Why giving away your best content is wrong and stupid (if you’re selling information products)


Think Traffic recently published an article titled ’17 Traffic Building Tips from Some of the World’s Most Popular Bloggers’. The very first tip, from Josh Hanagarne (the World’s Strongest Librarian), is: Give your very best content away.

Now, given the context, I’m taking it for granted that this advice is targeted towards online businesses in the information market. So if that’s you, let me assure you that this tactic will indeed bring you a lot of traffic. But unless you are making all your money selling your services—and you’re happy to spend the rest of your life doing this—it’s a terrible, awful, lamentable idea.

If you see any value at all in selling information products, then I’m gonna warn you now: giving away your best content could kill you. Here’s why:–

There’s traffic, and then there’s traffic

I got more traffic than I could handle when I launched Information Highwayman. This site got featured on a number of very widely-read design galleries and blogs, and I had to buy more bandwidth allowance in a hurry. “Harr, traffic,” I thought. “Soon the world will be mine, and all that is in it.” But alas, my bounce rate was high and my conversion rate was low.

Duh. Web designers checking out a site for inspiration aren’t qualified leads for me. They don’t want to buy my services. They just want to ogle my site’s trim user interaction model, drool over its well-rounded typography, and maybe lift up its skirt to get a peek at the pert markup underneath. Now, sure, if I were specifically targeting web designers with my copy in the hopes of partnering with some of them, that traffic would probably become a lot more useful. But…well, I didn’t do that.

Simply put: all the traffic in the world won’t help you worth a damn if it ain’t qualified. If the people crowding your site aren’t interested in buying, then you’re just wasting money serving your pages up to them.

Giving stuff away attracts hobos looking for handouts

Now, probably the average site will be getting traffic more from search engines than design galleries. Fair enough. And a lot of that traffic will stick around and become an audience. If your content really is good, giving the best of it away for free will definitely result in a huge following over time.

That’s good right? “The money is in the list”, direct marketers always say.

Well, yes and no. The money is in the right list. If your audience is comprised solely of people who expect you to hand them everything for free, then when you try using that list to generate some actual revenue, you’re going to get a very poor response. In fact, many of your followers will leave in a miff.

This isn’t to say that you shouldn’t give away valuable content for free. Obviously I believe that doing so is a very good idea, since I do it myself. It proves your expertise at the same time as providing something useful to prospects—which pushes up your perceived value enormously. (Perceived value is what makes sales.) But you have to focus on the ROI for what you’re giving away. If you give away the farm, people think that “free” is your business—so they feel betrayed if you try to sell them anything. Even something small. But if you give away just enough, people think that you’re doing them a favor—so they feel favorably inclined towards you when you try to sell them something which builds on the free content you’ve already provided. Which leads me into my most important point.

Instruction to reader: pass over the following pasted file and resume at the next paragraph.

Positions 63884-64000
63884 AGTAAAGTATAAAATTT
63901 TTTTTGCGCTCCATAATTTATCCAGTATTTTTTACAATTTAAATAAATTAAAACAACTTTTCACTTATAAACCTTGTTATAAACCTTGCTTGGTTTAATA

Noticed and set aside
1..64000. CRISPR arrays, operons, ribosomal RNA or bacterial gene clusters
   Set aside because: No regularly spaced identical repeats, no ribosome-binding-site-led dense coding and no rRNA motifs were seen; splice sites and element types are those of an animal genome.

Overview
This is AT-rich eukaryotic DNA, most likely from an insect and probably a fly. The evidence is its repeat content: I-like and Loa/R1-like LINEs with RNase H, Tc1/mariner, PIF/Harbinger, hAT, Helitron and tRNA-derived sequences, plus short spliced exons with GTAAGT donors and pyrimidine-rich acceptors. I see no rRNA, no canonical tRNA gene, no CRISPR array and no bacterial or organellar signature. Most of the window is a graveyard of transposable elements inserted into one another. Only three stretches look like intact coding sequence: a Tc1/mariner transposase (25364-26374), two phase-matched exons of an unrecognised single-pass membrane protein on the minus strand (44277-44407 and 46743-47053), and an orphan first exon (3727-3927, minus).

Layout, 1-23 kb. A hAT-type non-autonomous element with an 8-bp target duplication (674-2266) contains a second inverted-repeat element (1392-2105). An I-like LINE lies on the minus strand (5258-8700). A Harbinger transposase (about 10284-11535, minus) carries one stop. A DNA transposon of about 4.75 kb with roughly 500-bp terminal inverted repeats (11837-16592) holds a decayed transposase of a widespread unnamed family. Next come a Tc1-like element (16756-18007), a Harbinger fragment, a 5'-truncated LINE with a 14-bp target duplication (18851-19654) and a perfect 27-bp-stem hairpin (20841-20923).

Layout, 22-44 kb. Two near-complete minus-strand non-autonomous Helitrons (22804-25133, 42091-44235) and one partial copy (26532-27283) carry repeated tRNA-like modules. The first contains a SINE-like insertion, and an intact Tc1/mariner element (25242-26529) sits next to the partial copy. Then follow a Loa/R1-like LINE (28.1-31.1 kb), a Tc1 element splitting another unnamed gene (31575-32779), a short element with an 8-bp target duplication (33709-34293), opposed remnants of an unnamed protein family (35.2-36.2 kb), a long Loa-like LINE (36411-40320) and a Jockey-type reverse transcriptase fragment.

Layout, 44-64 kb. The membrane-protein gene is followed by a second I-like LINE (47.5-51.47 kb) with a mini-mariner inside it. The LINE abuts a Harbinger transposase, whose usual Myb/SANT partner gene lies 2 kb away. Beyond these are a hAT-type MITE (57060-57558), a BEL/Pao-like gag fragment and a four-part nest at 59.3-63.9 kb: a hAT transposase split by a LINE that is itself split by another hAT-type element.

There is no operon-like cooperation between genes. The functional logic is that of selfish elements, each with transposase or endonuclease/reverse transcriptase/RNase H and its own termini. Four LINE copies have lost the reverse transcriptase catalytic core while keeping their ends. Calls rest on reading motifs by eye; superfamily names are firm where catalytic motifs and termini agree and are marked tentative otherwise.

If you give away your best content for nothing, you’re going to get asked for a hell of a lot of refunds on the stuff you sell

I mean, seriously, this is just common sense. If you give away what is truly your best, most valuable content for nothing, then what possible reason could anyone have to pay for the stuff left over? If you’ve already made your most valuable content free, then what topsy-turvy logic makes you think that people are going to be happy giving you more than $0 for content which is less valuable? No, they’ll either just pass on it, or they’ll buy it thinking it will be even better than what you give away for free—and then feel gypped when it ain’t. Which will lead to a lot of customer dissatisfaction, loyalty problems, returns, and mucho lost revenue.

In other words, it’s just dumb.

What you should give away

Okay, so here’s what you should give away if you’re in the information products business. Things like:–

What you should not give away

Right, so what shouldn’t you give away? Pretty simple, really: anything that would compromise your business model! For service-based industries (like copywriting & marketing) you can give away a great deal if you’re happy to make money purely from your services. There will never be a shortage of people who can’t do what you do; of people who can do it but don’t have the time; and of people who wish they could do it but haven’t yet learned how. Which means that you can give away the farm if you want to, because what your clients are paying for is not information—it’s you.

That said, if you’re a consultant, giving away your best information might be very unwise. And if you’re not satisfied to make money purely from your services (as I think most entrepreneurs aren’t), but you want to develop passive sources of revenue which will ultimately be more lucrative, then you definitely don’t want to give away your most valuable content. That would be crazy—that’s the content that you’re going to package up and sell, for crying out loud!

In summary, let this be a lesson to you.

D Bnonn Tennant
‘The Information Highwayman’

D Bnonn Tennant, ‘The Information Highwayman’, signs his name to this

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